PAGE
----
is there ever a time when
love isn't all you need? -
-SECOND THOUGHTS
IN ASHEVILLE, N.C.
DEAR SECOND
THOUGHTS: You and Ken
have hit a rough patch early
in your marriage, but millions
of Americans are even worse
off out of work and have
given up trying to find any.
When you married Ken
you promised each other
"for richer or poorer." This
recession won't last forever
and, in the meantime, you
have a wonderful man you
love with all your heart
Whether that's enough or
not, only you can answer.

* Write Dear Abby at
www.DearAbby.com or
P.O. Box 69440, Los
Angeles, CA 90069.


HOROSCOPES


SNUFFY SMITH


AFES (March b 1-
April 19):-Try to get along
with everyone and focus on
challenging prospects. A
change to make a lifestyle
change will.be based on how
involved you become in a
philosophy you investigate.
Opei-mindedness and disci-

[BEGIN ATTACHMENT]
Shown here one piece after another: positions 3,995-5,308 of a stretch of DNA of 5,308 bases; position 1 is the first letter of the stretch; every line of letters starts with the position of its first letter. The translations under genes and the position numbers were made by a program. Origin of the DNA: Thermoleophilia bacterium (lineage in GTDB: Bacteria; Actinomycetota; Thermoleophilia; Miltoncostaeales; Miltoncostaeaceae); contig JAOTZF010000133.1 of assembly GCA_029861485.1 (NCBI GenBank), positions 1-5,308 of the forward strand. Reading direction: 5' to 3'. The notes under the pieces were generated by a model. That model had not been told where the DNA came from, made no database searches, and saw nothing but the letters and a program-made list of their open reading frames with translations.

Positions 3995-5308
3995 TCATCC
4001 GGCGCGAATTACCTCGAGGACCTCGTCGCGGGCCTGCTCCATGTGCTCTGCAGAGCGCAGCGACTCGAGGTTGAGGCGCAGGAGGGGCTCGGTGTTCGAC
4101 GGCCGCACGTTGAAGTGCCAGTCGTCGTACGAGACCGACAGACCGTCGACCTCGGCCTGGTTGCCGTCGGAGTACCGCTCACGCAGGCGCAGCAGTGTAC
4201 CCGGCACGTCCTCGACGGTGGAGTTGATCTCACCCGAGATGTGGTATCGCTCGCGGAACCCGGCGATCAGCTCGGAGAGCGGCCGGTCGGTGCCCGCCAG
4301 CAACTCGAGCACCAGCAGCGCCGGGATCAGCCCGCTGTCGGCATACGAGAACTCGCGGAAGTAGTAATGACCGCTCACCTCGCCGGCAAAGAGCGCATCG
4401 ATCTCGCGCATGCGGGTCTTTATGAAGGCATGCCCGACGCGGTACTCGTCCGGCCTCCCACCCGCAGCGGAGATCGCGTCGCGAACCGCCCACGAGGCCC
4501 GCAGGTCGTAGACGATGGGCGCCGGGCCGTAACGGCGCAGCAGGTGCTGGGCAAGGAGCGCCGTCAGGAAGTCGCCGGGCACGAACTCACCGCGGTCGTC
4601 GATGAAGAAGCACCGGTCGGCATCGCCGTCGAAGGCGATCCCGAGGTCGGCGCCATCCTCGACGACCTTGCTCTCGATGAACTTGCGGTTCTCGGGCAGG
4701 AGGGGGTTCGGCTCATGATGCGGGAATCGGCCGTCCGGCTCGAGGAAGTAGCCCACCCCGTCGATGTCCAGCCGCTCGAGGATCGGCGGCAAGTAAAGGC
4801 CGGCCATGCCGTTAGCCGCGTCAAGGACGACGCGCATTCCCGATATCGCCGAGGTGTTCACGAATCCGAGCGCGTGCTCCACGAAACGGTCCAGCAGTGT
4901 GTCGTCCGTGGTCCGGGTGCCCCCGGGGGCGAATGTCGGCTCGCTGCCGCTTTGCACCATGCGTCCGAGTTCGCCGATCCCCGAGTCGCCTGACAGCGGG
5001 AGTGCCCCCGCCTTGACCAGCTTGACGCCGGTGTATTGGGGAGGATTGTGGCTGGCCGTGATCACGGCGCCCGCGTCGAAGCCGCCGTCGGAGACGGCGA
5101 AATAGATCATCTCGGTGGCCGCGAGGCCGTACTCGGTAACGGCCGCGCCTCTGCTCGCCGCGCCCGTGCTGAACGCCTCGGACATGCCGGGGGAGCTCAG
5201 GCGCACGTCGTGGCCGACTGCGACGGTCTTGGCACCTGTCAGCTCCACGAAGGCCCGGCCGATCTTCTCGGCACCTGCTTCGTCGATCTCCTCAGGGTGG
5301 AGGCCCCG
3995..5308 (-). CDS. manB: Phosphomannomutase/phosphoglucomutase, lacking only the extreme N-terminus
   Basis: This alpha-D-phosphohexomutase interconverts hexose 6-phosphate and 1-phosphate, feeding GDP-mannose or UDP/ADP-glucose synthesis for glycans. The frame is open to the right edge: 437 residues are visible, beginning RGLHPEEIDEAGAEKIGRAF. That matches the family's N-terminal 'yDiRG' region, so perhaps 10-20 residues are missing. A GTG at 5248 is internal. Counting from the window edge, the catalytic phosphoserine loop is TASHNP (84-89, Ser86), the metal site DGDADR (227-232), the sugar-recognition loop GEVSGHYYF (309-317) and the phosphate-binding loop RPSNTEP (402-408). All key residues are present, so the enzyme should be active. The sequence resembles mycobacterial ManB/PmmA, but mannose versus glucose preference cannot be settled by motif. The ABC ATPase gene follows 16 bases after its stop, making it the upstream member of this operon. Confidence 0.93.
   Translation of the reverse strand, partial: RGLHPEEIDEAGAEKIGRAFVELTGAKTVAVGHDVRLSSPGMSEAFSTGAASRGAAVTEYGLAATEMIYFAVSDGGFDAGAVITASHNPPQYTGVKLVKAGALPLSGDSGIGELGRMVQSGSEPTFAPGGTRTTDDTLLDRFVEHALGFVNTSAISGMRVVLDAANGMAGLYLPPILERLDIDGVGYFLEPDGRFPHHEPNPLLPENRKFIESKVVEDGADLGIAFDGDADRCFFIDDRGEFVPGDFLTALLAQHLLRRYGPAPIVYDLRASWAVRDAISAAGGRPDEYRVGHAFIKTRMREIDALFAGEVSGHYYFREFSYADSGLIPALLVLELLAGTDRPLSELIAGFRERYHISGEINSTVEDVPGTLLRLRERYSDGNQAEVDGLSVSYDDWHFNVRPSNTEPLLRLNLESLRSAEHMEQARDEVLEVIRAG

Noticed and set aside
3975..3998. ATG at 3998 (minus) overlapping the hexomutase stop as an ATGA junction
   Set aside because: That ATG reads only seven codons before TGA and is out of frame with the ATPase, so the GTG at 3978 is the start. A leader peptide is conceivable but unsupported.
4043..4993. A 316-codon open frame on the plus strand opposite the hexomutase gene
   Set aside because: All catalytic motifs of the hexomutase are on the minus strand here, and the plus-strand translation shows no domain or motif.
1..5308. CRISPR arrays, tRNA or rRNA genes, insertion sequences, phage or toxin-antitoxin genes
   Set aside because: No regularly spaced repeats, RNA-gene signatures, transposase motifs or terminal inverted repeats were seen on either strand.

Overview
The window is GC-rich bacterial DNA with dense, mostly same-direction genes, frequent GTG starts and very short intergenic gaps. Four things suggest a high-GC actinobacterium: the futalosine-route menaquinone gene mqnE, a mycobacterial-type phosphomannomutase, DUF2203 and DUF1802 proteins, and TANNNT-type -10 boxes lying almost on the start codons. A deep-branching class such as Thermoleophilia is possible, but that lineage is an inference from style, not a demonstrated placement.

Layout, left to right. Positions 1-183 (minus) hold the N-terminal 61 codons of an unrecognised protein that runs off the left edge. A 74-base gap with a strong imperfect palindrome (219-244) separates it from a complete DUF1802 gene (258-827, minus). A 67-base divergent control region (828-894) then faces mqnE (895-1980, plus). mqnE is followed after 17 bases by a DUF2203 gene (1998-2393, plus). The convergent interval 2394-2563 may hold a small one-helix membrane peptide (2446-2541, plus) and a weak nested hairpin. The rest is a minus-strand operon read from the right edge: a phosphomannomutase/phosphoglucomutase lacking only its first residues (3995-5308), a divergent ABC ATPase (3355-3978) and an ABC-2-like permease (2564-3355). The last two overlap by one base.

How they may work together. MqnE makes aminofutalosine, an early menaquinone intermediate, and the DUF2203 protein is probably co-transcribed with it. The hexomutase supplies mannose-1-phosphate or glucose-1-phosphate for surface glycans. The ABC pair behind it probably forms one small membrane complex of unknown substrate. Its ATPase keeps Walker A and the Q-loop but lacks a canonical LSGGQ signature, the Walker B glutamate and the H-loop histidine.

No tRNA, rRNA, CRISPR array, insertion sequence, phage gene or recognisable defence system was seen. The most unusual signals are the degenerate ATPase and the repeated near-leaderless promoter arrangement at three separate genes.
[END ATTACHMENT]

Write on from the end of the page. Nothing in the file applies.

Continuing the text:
pline will be the keys to your
success. *****
TAURUS (April 20-May
20): Work diligently toward
a cause you believe in and it
will improve your reputation,
as well as bring you an inter-
esting proposition. Donnt go
overboard when it comes to
investments or indulgence.

GEMINI (May 21-June
20): Criticism can be expect-
ed. Take the comments to
heart and you will be able
to make improvements. You
have to be more objective if
you want to make the best
long-term decisions. ***~
CANCER (June21-July
22): You may be ,looking
at the big picture, but the.
small, important details will
end up making a difference.
Trying to hold on to some-
thing you should hive let go
of a long tiTie ago will make
you unhappy, revengeful and
stuck. ***
LEO (July 23-Aug. 22):
You will be able to call the


THE LAST WORD
Eugenia Lit

shots if you step into the